Types of Hearing Loss

There are a variety of hearing loss types and treatments. While the term “hearing loss” is often used in a general way to describe a reduced ability to hear or understand sounds and speech, it can be separated into three distinct categories.

 

Sensorineural Hearing Loss

 

The most common form of hearing loss to affect otherwise healthy adults is sensorineural hearing loss, which occurs when there is a problem with the functioning either of the inner ear (also called the cochlea), or the hearing nerve pathways that connect the inner ear to the brain. A person with this type of hearing loss has difficulty hearing faint or soft sounds, and because the clarity of sound can seem muffled, it can be challenging to understand speech even when the volume is loud enough. Sensorineural hearing loss is irreversible and permanent, and is caused by factors such as aging, infections, or exposure to loud noise. It is most often treated with hearing aids, as medical or surgical treatments are usually not viable options. Miracle Ear hearing professionals are experienced at treating this type of hearing loss.

 

Conductive Hearing Loss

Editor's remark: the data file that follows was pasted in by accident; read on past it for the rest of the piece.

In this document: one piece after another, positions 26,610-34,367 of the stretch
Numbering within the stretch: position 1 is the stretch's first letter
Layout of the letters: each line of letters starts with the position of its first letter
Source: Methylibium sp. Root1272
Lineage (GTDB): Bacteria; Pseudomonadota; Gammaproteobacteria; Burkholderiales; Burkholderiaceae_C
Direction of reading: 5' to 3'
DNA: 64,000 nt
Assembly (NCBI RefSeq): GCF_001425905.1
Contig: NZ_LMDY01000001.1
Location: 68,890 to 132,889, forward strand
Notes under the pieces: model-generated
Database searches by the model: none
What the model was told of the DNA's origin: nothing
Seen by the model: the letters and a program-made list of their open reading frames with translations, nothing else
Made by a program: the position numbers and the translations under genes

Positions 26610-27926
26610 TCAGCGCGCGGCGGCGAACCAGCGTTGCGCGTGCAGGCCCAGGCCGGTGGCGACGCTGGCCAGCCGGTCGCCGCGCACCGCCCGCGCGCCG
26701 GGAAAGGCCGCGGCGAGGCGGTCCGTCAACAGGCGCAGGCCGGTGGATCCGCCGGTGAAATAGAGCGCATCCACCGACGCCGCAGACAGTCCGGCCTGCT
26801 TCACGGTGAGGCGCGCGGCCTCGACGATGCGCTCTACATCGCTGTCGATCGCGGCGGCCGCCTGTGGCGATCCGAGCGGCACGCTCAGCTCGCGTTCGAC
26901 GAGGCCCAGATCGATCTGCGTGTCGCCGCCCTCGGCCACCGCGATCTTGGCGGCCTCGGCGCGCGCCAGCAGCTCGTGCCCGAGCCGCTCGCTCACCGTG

The second type of hearing loss, known as conductive hearing loss, refers to hearing difficulties that are caused by problems with the outer or middle ear. As suggested by its name, in conductive hearing loss, sound is not conducted or transmitted effectively through the middle ear and eardrum, meaning that the sound that reaches the cochlea and the hearing nerves of the inner ear is reduced in intensity. Like sensorineural hearing loss, conductive hearing loss also results in a decreased ability to hear faint sounds, but because its causes are different and often physical in nature (such as a perforated eardrum, fluid in the middle ear, or wax in the ear canal), it can often be treated with medical or surgical techniques.

 

Mixed Hearing Loss

 

Mixed hearing loss, the third and final type, arises when both sensorineural and conductive hearing loss occur together, meaning that both the inner ear and the outer or middle ear may be damaged. A person with mixed hearing loss can successfully have the conductive problem treated, which can minimize the degree of hearing loss somewhat, but he or she may still require hearing aids to compensate for the permanent sensorineural loss.